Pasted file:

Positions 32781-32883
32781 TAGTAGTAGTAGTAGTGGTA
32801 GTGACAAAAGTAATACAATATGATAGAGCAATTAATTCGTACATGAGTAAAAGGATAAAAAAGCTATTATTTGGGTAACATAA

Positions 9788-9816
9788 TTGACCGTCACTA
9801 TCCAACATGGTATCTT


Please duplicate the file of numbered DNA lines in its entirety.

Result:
Positions 32781-32883
32781 TAGTAGTAGTAGTAGTGGTA
32801 GTGACAAAAGTAATACAATATGATAGAGCAATTAATTCGTACATGAGTAAAAGGATAAAAAAGCTATTATTTGGGTAACATAA

Positions 9788-9816
9788 TTGACCGTCACTA
9801 TCCAACATGGTATCTT